Reliance Industries Ltd. of India is working in its home country to keep up with polymer demand that's expected to remain in a double-digit range for at least five more years.
Although Mumbai-based Reliance has added more than 2 billion pounds of polypropylene capacity in recent years, that is only keeping pace with India's polymer demand, which averaged almost 11 percent growth from 2005-10 and will continue at a 10.5 percent clip from 2010-15, said Kamal Nanavaty, president of the firm's cracker and polymers sector.
Nanavaty spoke at the World Petrochemical Conference, hosted by Chemical Market Associates Inc., March 24-25 in Houston.
Gross domestic product growth almost 9 percent from 2005-10 and expected to be an even 9 percent from 2010-15 is lifting the economic fortunes of the 1.2 billion-strong Indian nation. By 2025, Nanavaty said, India's urban middle class is expected to number 400 million more than the U.S. population.
Growth drivers for India's plastics market include packaging for processed food and the fast-food industry, Nanavaty added. Popular applications include multilayer films, biaxially oriented PP film and shrink and stretch wrap. Indian infrastructure spending also could create 2.6 billion pounds of polymer demand by 2010 and 9.2 billion pounds of polymer demand by 2020.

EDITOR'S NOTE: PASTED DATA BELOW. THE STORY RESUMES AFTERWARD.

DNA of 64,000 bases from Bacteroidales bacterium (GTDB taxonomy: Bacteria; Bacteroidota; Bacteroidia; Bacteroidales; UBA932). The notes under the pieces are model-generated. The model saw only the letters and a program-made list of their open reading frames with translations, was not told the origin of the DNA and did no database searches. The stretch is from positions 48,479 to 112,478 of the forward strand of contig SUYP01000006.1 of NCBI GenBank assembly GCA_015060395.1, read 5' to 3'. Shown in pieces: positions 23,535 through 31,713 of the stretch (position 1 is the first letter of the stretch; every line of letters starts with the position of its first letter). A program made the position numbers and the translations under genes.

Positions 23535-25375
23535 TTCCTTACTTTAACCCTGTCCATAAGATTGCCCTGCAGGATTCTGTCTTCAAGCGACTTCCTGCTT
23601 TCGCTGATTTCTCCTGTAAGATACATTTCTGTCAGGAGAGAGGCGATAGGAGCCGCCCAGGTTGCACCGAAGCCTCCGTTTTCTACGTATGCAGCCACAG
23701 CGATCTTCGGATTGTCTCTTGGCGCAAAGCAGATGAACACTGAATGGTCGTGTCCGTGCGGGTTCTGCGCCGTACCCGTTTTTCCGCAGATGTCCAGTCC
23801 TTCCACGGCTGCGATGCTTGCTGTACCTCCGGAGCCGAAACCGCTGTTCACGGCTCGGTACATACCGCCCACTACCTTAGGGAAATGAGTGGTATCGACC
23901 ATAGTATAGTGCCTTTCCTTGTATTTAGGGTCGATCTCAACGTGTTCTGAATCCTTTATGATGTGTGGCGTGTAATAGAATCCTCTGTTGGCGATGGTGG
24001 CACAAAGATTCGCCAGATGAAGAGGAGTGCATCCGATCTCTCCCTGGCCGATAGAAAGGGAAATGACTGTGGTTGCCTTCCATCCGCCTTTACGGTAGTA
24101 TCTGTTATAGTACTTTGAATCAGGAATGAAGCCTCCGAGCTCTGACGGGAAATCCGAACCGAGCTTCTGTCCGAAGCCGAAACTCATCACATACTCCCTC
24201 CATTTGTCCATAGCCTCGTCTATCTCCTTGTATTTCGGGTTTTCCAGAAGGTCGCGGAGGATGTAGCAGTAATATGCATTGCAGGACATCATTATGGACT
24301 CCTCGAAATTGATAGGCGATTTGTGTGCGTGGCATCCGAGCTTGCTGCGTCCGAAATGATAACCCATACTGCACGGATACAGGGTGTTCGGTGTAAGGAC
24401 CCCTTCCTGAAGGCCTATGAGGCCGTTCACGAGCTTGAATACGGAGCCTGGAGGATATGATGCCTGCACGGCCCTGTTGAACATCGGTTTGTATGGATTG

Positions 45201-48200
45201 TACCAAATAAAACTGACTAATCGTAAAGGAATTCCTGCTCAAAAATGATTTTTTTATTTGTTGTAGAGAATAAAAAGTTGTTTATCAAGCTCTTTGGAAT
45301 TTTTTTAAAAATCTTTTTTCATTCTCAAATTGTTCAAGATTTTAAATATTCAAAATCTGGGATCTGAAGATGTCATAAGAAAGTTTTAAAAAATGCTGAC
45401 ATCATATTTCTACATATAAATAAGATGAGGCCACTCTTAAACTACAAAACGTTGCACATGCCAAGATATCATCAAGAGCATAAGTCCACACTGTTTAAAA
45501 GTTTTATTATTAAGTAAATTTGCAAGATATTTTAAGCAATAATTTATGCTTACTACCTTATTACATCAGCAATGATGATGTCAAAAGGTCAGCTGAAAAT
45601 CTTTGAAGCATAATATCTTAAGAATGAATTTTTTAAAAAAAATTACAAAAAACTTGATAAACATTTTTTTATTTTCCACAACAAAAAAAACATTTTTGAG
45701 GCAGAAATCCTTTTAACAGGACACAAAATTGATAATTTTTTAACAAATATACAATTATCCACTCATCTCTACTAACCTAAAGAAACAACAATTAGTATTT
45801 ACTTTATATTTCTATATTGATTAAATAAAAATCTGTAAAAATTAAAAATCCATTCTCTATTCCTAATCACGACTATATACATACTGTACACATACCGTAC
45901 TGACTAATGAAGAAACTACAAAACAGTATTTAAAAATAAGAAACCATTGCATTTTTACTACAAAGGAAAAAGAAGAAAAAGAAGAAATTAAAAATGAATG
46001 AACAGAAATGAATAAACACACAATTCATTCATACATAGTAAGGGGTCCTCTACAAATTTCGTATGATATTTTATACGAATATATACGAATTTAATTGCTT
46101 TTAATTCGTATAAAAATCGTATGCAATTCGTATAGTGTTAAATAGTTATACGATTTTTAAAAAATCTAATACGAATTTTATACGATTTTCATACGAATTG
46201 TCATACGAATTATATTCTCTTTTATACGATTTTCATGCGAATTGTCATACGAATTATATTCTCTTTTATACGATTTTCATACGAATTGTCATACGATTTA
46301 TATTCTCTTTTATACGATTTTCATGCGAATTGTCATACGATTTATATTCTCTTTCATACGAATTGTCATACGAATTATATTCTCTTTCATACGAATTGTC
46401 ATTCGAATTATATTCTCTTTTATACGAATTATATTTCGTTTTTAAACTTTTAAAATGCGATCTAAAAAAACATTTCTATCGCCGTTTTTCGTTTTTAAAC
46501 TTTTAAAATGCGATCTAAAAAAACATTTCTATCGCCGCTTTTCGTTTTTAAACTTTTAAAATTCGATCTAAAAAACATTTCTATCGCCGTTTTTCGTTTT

Infrastructure is a $15 billion opportunity for us, he said.
U.S. companies also are benefiting by growing their sales in India at an average of 40 percent per year. Nanavaty cited the example of auto parts supplier Visteon Corp., based in the Detroit suburb of Van Buren Township, which entered India in 1999 with two injection molding machines and 100 employees. The company now has annual sales of more than $100 million there.
Reliance continues to dominate the Indian polymers market with a 70 percent market share, well ahead of Haldia Petrochemicals Ltd. of Calcutta, India, which ranks second with 13 percent. Reliance also ranks as the world's largest maker of polyester fiber and yarn, and is No. 4 worldwide in prouction of PP and polyester feedstock paraxylene.
The Indian government also is looking to assist Reliance and other petrochemical firms by investing in six different regions of the country to develop petrochemical production and boost manufacturing.
Nanavaty declined to comment on Reliance's pursuit of LyondellBasell Industries AF SCA, the Rotterdam, Netherlands-based firm that ranks as the world's largest polyolefins maker.
Reliance reportedly had bid $14.5 billion for LyondellBasell, but the firms could not reach an agreement. LyondellBasell now plans to exit bankruptcy April 30.
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